Lighter, safer, more intelligent and more efficient are the qualities that help summarizing the new 2016 BMW 7 Series which will be launched before the end of the year. We were among the first to drive it in a development stage close to production, but still camouflaged, in the BMW top secret test track of Miramas, in the south of France. Should Mercedes and Audi be worried?
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After an era when each single new car was bigger than its predecessor we have recently entered a different trend in the automotive industry in which almost every single new car is lighter than the one which is retiring. As emission regulations become globally more stringent less weight and more advanced propulsion systems are the way to do it while benefiting performances and overall handling/agility.
The new BMW 7 Series is the first car to use industrially manufactured carbon fiber reinforced plastic (CFRP) in its body construction not as a visible material in the outer skin, but in combination with steel, aluminum and plastic. It is also the first car in which CFRP has been fully integrated into the production process, another indicator of how the large scale application of this light and stiff material, first developed for BMW i models, is also becoming useful for other model ranges, contributing to minimize weight while increasing the construction strength and body stiffness.
In practical terms, the next 7 Series will be up to 130 kilograms lighter than a previous-generation equipped with a comparable engine (one third of the reduction coming from the body alone), despite significant additions to the roster of comfort and safety equipment on board (actually the weight reduction measures added up to 200 kg loss but 70 of them were offset by the added content of the new car). Another contributor to this result, unsprung masses have been reduced by up to 15 percent thanks to the focus on lightweight design for the suspension, brakes and wheels. And it is not merely a question of how many kilos the 7 Series was able to reduce but also how they are distributed. In keeping with a good BMW tradition, the car’s center of gravity has been further lowered weight partition between the two axles was adjusted to an ideal 50:50 ratio.
Not much information has been disclosed at this stage regarding powertrains, as the future 7 Series will only be driven by the world media in late August shortly before its world premiere at the Frankfurt motor show, opening its door in mid-September. Officially it is said that among the power units available there will be a six cylinder in-line variant from the BMW group’s latest TwinPower Turbo engine generation.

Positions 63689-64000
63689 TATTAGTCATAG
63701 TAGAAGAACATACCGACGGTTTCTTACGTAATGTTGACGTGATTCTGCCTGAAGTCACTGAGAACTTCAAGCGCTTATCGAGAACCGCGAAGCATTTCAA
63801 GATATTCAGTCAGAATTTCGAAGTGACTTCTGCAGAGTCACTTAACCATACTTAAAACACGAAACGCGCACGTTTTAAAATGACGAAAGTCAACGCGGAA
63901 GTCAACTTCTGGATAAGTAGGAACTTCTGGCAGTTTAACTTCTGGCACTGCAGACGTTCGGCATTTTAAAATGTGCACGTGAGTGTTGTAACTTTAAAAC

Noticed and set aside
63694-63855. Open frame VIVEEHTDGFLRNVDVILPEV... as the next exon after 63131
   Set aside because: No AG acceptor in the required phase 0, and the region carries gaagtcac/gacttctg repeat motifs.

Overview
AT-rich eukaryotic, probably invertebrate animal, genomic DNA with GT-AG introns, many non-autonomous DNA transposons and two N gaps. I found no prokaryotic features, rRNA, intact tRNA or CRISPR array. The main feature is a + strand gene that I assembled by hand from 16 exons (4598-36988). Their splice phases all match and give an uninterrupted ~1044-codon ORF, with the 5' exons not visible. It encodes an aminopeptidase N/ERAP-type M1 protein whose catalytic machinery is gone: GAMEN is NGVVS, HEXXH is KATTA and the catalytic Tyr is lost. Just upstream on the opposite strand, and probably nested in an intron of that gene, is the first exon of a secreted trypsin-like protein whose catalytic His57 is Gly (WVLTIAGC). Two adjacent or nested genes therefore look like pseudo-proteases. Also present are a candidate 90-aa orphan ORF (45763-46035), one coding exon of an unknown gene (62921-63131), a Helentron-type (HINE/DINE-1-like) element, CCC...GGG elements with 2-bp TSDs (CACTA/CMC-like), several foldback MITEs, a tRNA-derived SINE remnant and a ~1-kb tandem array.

Naturally there will also be an eight-cylinder petrol engine as well as six and eight cylinder diesel units to be launched from sales start or staggered within the following months. The V12 will make its appearance by mid-2016. But the big surprise might come from the decision to also feature four-cylinder engines, even if not in all global markets. A four-cylinder 2.0 liter petrol engine is being considered for China as well as a 2.0 liter diesel for Europe. If confirmed, the future 7 Series will be the single premium car in this segment to use such small engines in a solo manner (the S-Class combines a four-cylinder unit with an electric motor on the plug-in hybrid version). Towards the end of 2016 BMW will also start sales of the plug-in hybrid 7 Series which will feature the exact same powertrain used in the X5 PHV which will debut at the Shanghai Motor Show next week.
At the Miramas race track we were given the chance to drive the 740i and the first impressions are highly positive. The engine responsive shows a lot of stamina from just above idle revs, as a result of the prompt torque availability and excellent cooperation with the revamped eight-speed automatic transmission, as well as the aforementioned weight reduction which not only helps the overall acceleration impression but also makes the car feel very nimble and definitely smaller than five meters long. Overall dimensions have also not been revealed, but the lead chassis engineer admitted the wheelbase has not changed (either in the standard or in the long versions) and the same can be said about the overall length.
The standard-fitted air suspension with automatic self-leveling enhances the ride comfort. The springs are supplied with air by an electrically driven compressor with a pressure accumulator. The body clearance is adjusted depending on the load on board even when the engine is off and the fact that the supply of air for each wheel is individually regulated allows an unevenly loaded car to be balanced out. An additional function is manual activation of the self-levelling function: at the touch of a button, the ground clearance can be raised by 20 mm, a feature which is especially useful on uneven surfaces or in multistorey car parks with sharply-angled ramps. At speeds over 35 km/h (22 mph), the self-leveling function automatically restores the default setting. At high speeds and when Sport mode is activated, the body is automatically lowered by 10 mm.